Apple’s iCloud Monopoly Challenged in Court

Since its debut at WWDC in 2011, iCloud has maintained a complimentary storage limit of 5GB, a figure that has remained unchanged throughout years of service evolution and pricing adjustments. However, recent reports from Bloomberg Law indicate that Apple is now facing a class-action lawsuit over data service issues related to iCloud, alleging that Apple’s iCloud service violates U.S. antitrust laws.

The class-action complaint, made public on March 1st by the U.S. District Court for the Northern District of California, accuses Apple of infringing upon the Sherman Antitrust Act and the Clayton Antitrust Act. The plaintiffs allege that Apple users are compelled to use iCloud to store certain data from their iPhones and iPads, such as application data and device settings necessary when switching devices. This requirement unlawfully ties Apple’s mobile devices to iCloud, an action that the plaintiffs argue is not necessitated by technical challenges or security concerns, thereby manipulating the competitive landscape of cloud services.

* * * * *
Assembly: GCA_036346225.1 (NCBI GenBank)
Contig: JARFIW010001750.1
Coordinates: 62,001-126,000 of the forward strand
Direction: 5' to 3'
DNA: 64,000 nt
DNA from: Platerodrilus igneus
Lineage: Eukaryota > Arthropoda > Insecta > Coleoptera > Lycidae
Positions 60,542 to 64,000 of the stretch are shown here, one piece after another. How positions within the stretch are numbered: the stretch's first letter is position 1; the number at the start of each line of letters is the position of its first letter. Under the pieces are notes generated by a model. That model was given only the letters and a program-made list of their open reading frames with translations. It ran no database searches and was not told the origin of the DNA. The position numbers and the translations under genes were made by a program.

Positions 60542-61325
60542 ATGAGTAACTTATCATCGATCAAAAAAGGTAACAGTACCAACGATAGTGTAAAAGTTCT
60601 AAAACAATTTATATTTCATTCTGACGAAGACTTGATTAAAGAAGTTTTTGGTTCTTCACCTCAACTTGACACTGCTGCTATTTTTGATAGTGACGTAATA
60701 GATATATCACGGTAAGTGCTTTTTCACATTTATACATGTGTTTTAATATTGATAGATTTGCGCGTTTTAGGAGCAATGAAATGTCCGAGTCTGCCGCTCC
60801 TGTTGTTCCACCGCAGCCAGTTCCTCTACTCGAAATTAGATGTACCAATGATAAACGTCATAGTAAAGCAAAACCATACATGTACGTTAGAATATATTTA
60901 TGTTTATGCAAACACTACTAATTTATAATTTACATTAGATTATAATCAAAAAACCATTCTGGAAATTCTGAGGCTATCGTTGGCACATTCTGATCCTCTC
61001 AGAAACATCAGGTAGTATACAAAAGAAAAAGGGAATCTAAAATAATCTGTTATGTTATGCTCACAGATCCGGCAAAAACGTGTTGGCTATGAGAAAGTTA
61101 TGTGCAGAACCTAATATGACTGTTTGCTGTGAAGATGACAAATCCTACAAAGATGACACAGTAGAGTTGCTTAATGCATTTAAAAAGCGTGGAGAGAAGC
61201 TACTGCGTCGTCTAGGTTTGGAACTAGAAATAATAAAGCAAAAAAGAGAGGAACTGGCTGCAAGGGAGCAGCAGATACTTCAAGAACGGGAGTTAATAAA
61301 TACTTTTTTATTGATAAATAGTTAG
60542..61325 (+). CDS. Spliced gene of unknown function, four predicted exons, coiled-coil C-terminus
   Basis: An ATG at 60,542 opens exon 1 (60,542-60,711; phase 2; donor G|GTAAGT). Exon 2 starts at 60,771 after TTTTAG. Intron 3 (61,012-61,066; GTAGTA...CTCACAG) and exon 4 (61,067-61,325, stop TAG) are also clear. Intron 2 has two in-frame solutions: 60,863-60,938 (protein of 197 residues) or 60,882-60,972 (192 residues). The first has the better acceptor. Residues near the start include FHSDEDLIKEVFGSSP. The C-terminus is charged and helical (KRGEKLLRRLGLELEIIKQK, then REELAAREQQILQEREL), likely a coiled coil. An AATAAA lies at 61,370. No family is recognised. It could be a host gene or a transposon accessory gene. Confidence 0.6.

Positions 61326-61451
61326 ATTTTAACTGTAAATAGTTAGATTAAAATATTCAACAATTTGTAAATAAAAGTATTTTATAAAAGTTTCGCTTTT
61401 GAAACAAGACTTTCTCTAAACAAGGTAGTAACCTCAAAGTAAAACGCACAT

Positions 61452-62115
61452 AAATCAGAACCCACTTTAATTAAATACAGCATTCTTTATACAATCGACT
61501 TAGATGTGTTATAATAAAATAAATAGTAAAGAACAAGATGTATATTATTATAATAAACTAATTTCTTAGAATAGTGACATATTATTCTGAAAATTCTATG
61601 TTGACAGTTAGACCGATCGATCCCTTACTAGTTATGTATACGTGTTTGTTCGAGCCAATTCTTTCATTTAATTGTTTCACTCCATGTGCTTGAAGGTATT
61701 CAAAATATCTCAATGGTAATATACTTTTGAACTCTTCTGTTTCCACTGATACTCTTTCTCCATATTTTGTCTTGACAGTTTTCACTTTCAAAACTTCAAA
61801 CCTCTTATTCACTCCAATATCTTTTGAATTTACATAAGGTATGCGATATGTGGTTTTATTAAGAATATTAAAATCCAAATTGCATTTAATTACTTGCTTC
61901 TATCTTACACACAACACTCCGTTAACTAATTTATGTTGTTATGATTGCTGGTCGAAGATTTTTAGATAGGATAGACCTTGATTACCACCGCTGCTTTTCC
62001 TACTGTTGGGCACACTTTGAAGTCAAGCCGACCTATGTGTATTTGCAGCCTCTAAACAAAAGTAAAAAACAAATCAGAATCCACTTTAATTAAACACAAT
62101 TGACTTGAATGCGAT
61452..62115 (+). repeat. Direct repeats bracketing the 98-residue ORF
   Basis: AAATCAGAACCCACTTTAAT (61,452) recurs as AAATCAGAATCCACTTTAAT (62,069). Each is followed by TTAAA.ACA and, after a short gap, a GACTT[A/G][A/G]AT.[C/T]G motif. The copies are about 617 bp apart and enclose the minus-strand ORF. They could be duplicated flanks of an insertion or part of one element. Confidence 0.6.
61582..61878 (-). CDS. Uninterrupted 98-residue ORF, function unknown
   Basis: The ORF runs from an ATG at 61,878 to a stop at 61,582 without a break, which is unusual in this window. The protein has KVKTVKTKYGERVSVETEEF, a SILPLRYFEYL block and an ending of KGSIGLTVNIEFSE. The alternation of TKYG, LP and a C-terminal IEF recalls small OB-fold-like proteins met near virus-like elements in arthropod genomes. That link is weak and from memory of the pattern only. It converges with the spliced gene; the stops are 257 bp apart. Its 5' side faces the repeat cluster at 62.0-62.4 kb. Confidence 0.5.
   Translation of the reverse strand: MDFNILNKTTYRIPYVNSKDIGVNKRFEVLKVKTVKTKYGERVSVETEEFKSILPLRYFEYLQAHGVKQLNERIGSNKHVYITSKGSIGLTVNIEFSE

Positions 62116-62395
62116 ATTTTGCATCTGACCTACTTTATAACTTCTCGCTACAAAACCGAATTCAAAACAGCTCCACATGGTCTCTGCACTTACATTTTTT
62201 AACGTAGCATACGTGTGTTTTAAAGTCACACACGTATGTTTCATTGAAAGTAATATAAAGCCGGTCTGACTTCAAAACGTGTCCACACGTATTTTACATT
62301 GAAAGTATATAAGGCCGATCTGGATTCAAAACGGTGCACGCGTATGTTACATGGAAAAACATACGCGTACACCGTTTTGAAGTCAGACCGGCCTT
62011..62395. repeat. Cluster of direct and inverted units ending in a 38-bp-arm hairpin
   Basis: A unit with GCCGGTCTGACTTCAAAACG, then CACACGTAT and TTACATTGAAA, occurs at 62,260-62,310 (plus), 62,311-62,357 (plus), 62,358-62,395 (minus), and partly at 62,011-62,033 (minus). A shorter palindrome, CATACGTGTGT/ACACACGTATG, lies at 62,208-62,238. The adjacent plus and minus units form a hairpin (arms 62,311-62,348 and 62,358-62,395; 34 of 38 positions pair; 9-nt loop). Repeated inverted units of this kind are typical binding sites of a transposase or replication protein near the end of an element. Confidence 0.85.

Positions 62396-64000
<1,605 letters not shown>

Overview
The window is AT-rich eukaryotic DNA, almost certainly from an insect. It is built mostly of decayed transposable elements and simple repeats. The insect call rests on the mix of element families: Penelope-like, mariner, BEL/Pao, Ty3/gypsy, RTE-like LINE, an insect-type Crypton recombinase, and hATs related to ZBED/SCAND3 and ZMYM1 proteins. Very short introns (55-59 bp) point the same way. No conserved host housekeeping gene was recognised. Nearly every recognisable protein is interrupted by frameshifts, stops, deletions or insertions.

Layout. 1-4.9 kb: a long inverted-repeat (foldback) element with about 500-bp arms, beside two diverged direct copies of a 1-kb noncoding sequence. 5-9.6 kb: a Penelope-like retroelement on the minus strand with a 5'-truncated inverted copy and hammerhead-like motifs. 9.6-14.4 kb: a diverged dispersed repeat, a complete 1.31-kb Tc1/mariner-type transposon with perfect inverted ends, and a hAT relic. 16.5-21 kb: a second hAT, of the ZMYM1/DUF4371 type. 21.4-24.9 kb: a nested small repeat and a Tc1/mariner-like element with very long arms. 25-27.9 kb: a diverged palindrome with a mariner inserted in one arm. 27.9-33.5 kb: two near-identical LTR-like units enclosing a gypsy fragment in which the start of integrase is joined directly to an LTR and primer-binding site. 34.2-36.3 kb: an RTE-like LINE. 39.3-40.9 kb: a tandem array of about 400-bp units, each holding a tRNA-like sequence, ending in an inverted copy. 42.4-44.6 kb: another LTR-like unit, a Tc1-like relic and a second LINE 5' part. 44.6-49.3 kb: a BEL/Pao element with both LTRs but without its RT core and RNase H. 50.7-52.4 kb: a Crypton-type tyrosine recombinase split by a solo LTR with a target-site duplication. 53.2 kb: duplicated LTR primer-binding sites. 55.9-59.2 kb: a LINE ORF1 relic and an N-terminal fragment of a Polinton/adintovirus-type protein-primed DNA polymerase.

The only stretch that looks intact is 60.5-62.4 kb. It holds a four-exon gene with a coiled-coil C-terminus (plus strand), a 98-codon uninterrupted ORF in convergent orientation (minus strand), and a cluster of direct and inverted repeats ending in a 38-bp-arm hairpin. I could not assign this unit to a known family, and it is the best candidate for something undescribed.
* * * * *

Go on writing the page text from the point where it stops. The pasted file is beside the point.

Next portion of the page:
Moreover, the complaint highlights the profitability of iCloud, stating that due to the aforementioned practices, iCloud has secured a dominant position in the cloud service market, holding approximately a 70% market share. This dominance, purportedly unchecked by competition, has made iCloud one of Apple’s most lucrative products. Apple has been able to increase the pricing of iCloud to nearly pure profit margins, a testament to its monopolistic power in the cloud service domain.

The lawsuit, spanning 37 pages, was drafted by the Hagens Berman law firm, with Julianna Felix Gamboa listed as the principal plaintiff. According to 9to5Mac, this law firm has initiated multiple class-action lawsuits against Apple in the past.